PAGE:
Sunday, January 15, 2006


I have very little time to blog right now, as I am taking care of the Imperatrix pulcherrima Africae occidentalis after her ACL reconstruction surgery. I offered to perform the surgery myself with a rubber band and a corkscrew, but she insisted on having a "real" doctor. She is recovering well.

I just wanted to point out an interesting article I came across on a possible re-evaluation of the figure of Judas Iscariot. It raises some interesting questions, questions that have always haunted theology. The question of God's mercy vs. God's justice. If Judas did not betray Jesus, then there would be no crucifixion, so in a way he was fulfilling God's plan for salvation. Yet, if he were only a tool for that plan, that raises problems about free will. Food for thought.


Andrew Schamess said...

That's a fascinating article - thank you for posting the link.

It made me think immediately of Joseph's words to his brothers when they are reunited (Genesis 45 4-8). You know of course that his brothers, jealous of their father's favorite, ambushed Joseph as a youth and sold him into slavery in Egypt.

Joseph rose despite many tribulations to become Pharoah's advisor, the second-in-command of the kingdom of Egypt. The reason for this is that he correctly interpreted Pharoah's dream, in which seven thin cows devour seven fat ones. The dream, Joseph explained, means that seven fertile years in Egypt will be followed by seven years of famine. He advised Pharoah to store grain and dispense it in the lean years.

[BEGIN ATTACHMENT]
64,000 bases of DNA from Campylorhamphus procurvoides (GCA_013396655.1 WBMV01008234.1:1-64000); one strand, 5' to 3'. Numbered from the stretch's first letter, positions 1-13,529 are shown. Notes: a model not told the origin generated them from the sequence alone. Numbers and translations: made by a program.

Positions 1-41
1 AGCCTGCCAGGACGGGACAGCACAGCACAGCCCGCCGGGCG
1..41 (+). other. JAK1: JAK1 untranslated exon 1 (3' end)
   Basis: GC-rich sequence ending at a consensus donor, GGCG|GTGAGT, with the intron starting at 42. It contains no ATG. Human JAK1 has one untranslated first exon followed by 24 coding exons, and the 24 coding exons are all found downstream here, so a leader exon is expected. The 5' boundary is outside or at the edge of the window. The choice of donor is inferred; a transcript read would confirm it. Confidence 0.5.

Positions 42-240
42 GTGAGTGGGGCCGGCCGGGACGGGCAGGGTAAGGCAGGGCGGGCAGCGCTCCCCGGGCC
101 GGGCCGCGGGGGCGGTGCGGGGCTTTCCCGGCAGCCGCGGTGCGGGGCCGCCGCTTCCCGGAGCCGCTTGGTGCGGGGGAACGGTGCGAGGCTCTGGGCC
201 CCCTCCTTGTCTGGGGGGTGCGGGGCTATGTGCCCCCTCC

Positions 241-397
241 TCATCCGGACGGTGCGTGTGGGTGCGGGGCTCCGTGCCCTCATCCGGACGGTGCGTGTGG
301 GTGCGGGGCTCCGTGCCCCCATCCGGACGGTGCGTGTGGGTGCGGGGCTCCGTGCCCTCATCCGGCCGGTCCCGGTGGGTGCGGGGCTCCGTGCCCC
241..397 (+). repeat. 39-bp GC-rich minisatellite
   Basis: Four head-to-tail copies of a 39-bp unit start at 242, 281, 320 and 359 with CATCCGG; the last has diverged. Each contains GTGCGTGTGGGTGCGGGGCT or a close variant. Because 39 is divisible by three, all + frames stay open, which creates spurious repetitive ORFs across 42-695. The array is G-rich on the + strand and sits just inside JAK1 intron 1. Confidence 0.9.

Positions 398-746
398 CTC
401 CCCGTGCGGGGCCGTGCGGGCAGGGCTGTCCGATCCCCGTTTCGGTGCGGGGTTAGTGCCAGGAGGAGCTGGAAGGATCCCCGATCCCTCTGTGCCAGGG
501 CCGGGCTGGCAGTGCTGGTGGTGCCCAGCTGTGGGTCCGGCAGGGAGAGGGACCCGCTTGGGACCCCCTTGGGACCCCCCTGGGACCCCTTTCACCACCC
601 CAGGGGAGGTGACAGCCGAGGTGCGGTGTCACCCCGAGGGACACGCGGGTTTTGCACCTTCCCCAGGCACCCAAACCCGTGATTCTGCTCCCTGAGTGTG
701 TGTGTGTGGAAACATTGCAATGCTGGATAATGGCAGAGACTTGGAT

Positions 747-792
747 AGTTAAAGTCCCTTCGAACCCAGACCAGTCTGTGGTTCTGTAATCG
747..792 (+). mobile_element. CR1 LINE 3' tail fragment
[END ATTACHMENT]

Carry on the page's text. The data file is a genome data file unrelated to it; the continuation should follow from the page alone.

The prediction is correct, and Egypt is saved from famine. Joseph's brothers, thinking him long dead, now come to Egypt seeking food. When Joseph reveals himself to them, he says:

"I am Joseph your brother, whom ye sold into Egypt. And now be not grieved, nor angry with yourselves, that ye sold me hither; for God did send me before you to preserve life... So now it was not you that sent me hither, but God; and He hath made me a father to Pharaoh, and lord of all his house, and ruler over all the land of Egypt."

Joseph's graceful absolution of his brothers seems very similar to the argument being made about Judas - i.e. that even in doing evil, he was an agent of God's mercy - and thus, not culpable.

Liam said...

I've always found that story incredibly moving -- though I would prefer to think that Joseph's absolution as reflecting God's mercy and providence. Joseph's brothers were perhaps not faultless, but God's mercy forgives and providence undoes the damage.

Andrew Schamess said...

That is quite well put!